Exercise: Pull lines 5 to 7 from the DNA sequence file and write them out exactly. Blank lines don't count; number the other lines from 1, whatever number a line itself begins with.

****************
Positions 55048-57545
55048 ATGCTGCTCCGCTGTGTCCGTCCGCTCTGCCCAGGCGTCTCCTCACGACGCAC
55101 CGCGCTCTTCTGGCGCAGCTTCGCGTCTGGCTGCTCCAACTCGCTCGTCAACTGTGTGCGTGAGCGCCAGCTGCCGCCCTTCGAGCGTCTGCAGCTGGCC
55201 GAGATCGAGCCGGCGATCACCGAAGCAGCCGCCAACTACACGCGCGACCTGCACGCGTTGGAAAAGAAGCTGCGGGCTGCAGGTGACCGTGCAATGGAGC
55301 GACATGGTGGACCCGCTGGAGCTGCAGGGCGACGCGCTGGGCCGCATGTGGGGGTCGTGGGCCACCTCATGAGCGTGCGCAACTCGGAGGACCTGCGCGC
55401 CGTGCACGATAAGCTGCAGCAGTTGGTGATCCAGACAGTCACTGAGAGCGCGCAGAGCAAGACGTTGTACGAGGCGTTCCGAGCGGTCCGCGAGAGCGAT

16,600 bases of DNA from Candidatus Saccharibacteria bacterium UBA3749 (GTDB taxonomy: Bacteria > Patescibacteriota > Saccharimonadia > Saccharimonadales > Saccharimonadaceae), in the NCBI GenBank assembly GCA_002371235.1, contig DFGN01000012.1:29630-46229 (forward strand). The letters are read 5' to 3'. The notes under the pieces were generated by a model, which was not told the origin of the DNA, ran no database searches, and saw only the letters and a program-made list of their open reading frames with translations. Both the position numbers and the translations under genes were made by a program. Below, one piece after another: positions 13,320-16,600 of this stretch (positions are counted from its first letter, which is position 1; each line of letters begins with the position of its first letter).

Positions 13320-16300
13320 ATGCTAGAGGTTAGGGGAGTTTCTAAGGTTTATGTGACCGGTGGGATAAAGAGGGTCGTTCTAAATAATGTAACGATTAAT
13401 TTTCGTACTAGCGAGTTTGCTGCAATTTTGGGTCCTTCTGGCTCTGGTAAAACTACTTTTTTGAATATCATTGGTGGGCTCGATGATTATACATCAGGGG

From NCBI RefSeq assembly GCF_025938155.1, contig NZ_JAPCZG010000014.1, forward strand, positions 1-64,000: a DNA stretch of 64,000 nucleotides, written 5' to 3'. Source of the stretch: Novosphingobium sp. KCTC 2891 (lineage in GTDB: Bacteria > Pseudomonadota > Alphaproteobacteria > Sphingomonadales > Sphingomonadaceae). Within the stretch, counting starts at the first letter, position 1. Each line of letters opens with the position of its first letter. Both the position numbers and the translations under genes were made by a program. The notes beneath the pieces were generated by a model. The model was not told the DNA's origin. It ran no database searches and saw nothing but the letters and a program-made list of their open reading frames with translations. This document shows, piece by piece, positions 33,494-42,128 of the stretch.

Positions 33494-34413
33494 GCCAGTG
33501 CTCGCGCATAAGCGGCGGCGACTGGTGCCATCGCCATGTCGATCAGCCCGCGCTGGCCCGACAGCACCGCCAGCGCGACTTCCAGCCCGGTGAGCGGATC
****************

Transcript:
55301 GACATGGTGGACCCGCTGGAGCTGCAGGGCGACGCGCTGGGCCGCATGTGGGGGTCGTGGGCCACCTCATGAGCGTGCGCAACTCGGAGGACCTGCGCGC
55401 CGTGCACGATAAGCTGCAGCAGTTGGTGATCCAGACAGTCACTGAGAGCGCGCAGAGCAAGACGTTGTACGAGGCGTTCCGAGCGGTCCGCGAGAGCGAT

16,600 bases of DNA from Candidatus Saccharibacteria bacterium UBA3749 (GTDB taxonomy: Bacteria > Patescibacteriota > Saccharimonadia > Saccharimonadales > Saccharimonadaceae), in the NCBI GenBank assembly GCA_002371235.1, contig DFGN01000012.1:29630-46229 (forward strand). The letters are read 5' to 3'. The notes under the pieces were generated by a model, which was not told the origin of the DNA, ran no database searches, and saw only the letters and a program-made list of their open reading frames with translations. Both the position numbers and the translations under genes were made by a program. Below, one piece after another: positions 13,320-16,600 of this stretch (positions are counted from its first letter, which is position 1; each line of letters begins with the position of its first letter).